What Are the Most Common Symptoms of Pseudarthrosis

A fusion surgery typically works to limit movement in the impacted area of your neck or back with the end goal of minimizing or eliminating pain. It also works to restore stability to your spine after the surgeon removes a damaged disc. However, a fusion may fail to form as the surgeon predicts. When this happens, it’s called pseudarthrosis or a non-union. This term describes a spinal fusion that wasn’t successful. Here’s a quick overview of pseudarthrosis causes, symptoms, and treatment options available.

Pseudarthrosis Causes

This condition can happen in any part of the spine that your surgeon attempts a spinal fusion. Fusion surgery’s ultimate goal is to join two vertebrae together to make one solid piece, and the surgeon does this using either an anterior cervical discectomy and fusion or an anterior lumbar interbody fusion. The graft material may fail to allow your spinal fusion to form completely to make a solid piece of bone tissue, and this allows the area to continue to move.

This condition usually comes from poor bone healing after your surgeon performs your spinal fusion. Sometimes, a surgical oversight can cause it to fail, but so can long-term patient habits. For example, smoking can lower your chances of having a successful spinal fusion by a significant amount. If you take some medications like steroids, this can block the body’s natural healing processes enough that your surgery fails. A few additional risk factors include: 

  • Hunter syndrome or metabolic disorders
  • Malnutrition
  • Obesity
  • Osteoporosis or chronic illnesses
  • Uncontrolled diabetes

Risk Factors for Pseudarthrosis

If you’ve chosen to have a spinal fusion while having one of the following risk factors, your chances of developing this condition are higher:

  • Being a smoker or regularly using tobacco products
  • Being malnourished
  • Being overweight or obese
  • Having diabetes
  • Having osteoporosis
  • Having a metabolic disorder
  • Using steroids for an extended time

Pseudarthrosis Symptoms

After you have your fusion surgery, you typically have to follow restrictions for three months. Right after the surgical procedure, most patients feel a good amount of relief from any pain they had before surgery. However, there is some discomfort around the incision site. Once you pass the three-month restriction period and you go back to your normal activities, it’s normal to feel some pain.

However, if you have a return of the pain levels you had prior to surgery, your pain gets worse, or you start experiencing neurological symptoms like tingling or numbness, you may have pseudarthrosis. The pain is usually neck or back pain, and it tends to radiate to your sides. If you have several levels treated during one procedure, you have an increased risk of a fusion failure.


If you have had spinal surgery and you’re still experiencing pain, your doctor will schedule a visit and go over your medical history thoroughly. They’ll also look at any previous x-rays you had, and they could schedule more. The main goal of any surgical procedure is to treat your symptoms and return you to a better quality of life. If you did well for a few months after your surgery but had your pain and symptoms come back, you could have had a spinal fusion failure. This is especially true if the pain mimics where it was and the severity level before you had surgery.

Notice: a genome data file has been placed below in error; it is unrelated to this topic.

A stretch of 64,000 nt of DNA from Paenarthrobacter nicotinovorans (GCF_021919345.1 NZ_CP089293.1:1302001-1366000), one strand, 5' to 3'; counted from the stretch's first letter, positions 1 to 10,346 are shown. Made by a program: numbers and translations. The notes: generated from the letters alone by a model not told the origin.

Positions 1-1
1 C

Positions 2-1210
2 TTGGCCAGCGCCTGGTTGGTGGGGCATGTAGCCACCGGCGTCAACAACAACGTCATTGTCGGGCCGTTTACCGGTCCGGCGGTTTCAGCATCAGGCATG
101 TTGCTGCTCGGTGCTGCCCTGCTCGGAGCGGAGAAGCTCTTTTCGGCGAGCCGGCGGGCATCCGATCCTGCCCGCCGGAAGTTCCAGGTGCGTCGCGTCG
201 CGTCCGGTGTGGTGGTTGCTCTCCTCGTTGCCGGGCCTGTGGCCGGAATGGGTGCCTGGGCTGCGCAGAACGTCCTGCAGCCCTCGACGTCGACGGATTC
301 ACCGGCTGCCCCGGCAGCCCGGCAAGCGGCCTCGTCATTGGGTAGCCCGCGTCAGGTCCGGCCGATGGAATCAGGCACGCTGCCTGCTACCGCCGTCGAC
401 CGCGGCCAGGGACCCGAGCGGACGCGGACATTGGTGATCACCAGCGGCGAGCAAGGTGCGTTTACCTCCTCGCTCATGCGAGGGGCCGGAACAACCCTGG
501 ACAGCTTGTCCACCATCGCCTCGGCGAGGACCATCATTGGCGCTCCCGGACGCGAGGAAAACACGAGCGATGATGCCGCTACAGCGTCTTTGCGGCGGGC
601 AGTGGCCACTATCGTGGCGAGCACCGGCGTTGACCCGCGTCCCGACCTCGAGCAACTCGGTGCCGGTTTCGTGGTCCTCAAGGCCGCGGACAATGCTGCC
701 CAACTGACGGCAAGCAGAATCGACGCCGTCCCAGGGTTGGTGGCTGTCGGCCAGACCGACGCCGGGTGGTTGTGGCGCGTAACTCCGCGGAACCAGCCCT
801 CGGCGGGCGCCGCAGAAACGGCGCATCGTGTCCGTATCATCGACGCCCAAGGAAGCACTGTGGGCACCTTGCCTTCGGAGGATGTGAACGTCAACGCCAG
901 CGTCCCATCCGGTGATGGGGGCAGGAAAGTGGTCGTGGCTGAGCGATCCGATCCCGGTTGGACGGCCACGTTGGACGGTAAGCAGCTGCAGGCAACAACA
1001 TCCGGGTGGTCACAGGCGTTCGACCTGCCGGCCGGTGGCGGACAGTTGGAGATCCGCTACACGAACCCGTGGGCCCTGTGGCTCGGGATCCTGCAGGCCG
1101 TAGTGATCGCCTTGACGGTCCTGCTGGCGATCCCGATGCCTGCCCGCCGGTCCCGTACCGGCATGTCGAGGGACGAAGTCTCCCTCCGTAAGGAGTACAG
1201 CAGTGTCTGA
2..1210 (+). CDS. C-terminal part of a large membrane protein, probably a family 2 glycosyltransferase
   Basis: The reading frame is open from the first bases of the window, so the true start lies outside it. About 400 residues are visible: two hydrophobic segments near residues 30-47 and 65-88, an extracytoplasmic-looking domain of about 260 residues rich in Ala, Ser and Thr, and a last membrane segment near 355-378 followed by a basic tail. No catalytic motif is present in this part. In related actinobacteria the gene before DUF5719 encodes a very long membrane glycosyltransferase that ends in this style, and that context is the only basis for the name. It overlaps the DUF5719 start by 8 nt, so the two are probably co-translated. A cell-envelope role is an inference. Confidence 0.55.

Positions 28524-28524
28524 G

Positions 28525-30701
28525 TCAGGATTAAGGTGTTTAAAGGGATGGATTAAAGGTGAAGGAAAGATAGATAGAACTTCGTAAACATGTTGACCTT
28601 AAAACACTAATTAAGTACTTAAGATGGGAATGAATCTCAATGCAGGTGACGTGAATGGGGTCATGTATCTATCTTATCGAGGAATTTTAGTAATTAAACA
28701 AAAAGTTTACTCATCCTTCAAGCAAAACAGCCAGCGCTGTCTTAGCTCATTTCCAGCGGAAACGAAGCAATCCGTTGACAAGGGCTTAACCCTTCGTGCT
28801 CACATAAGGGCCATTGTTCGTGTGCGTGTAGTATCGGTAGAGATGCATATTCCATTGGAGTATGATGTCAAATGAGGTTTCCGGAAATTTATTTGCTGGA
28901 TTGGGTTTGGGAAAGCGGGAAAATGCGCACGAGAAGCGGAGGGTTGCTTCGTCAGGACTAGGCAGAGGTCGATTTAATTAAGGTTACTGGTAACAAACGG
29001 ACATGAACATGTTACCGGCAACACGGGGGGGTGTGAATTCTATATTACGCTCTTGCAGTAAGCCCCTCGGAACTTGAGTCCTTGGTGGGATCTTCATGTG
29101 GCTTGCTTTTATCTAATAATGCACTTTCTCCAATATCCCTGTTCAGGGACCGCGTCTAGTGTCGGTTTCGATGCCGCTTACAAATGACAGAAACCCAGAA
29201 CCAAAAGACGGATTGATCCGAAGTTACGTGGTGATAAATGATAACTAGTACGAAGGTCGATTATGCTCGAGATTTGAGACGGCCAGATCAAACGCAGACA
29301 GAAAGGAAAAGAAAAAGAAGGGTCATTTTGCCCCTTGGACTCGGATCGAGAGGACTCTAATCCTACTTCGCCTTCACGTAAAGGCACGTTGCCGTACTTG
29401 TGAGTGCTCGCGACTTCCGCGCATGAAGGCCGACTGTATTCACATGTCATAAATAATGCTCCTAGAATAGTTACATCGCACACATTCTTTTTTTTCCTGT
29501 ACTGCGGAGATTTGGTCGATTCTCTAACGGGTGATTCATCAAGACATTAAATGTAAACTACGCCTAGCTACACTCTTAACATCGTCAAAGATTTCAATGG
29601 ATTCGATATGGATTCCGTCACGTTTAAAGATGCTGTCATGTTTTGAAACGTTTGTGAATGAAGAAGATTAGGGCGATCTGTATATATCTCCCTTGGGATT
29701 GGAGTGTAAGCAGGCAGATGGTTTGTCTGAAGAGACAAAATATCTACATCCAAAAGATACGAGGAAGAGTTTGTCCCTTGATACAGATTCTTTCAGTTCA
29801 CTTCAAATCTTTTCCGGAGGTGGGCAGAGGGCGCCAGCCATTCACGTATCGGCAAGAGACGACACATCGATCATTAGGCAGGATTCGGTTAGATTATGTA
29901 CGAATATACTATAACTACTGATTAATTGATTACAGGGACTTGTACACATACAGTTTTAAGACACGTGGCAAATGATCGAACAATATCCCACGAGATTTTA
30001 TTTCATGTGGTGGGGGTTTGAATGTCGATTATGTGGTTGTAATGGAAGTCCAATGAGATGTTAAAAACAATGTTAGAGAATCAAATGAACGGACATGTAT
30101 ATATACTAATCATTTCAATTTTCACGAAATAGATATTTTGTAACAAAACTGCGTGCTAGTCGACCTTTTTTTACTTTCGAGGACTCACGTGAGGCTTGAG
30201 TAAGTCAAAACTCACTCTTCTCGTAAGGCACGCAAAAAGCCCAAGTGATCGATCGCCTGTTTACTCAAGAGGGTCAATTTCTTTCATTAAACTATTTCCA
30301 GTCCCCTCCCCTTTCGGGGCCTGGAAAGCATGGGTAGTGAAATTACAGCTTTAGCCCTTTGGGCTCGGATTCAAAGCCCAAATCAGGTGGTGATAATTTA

In order for your doctor to know for sure if you had a non-union, they’ll take more x-rays. This will help them evaluate your spine. The x-rays usually involve extension, flexion, lateral, and standing AP images. On an x-ray, bones can look dense, with the discs looking black. A spinal fusion surgery works to remove the disc so bone forms between two vertebral bodies. In turn, this makes it look like one solid unit. If a non-union happened, you’ll see darkness on the x-ray where you should see solid bone. The doctor may also see motion on your extension and standing flexion x-rays that isn’t normal in a correctly healed spinal fusion. They may require you to get a CT scan to help get a closer look at the area, and it’s a common way to confirm that you have a non-union.

Pseudarthrosis Treatment Options

If your symptoms are mild or nonexistent, you may not need any further treatment. Some patients who have a failed spinal fusion surgery can respond very well to physical therapy, medications, and non-surgical attempts to manage their pain levels. However, this isn’t usually the case.

Revision surgery is a very popular treatment option. Before a revision surgery, x-rays could be taken to make sure there are no other causes of your pain. For example, some patients don’t notice any symptoms until several months after surgery, and this can make diagnosing a failed spinal fusion surgery challenging. If you do undergo a second spinal fusion, the surgical team might: 

  • Correct any existing hardware from your first surgery
  • Utilize another approach to your second fusion surgery than you had in the first
  • Utilize another type of bone graft material

Your surgeon’s ability doesn’t always dictate the results of your spinal fusion. Your risk for developing pseudarthrosis is typically under 20%, but the chance is still there. There’s no concrete guarantee with any type of spinal surgery, but you can do a few things to increase your chances of success. You should stick to healthy exercise habits, watch your diet, and follow your surgeon’s instructions as you recover. The advancements in medical technology have reduced the risk of a non-union after spinal surgery, and this is great news.

Contact Florida Spine Associates

If you have more questions about spinal fusion or you think you have a non-union, contact us at Florida Spine Associates. We’re willing to sit down with you, schedule consultations, and go over your symptoms and treatment options to help improve your quality of life.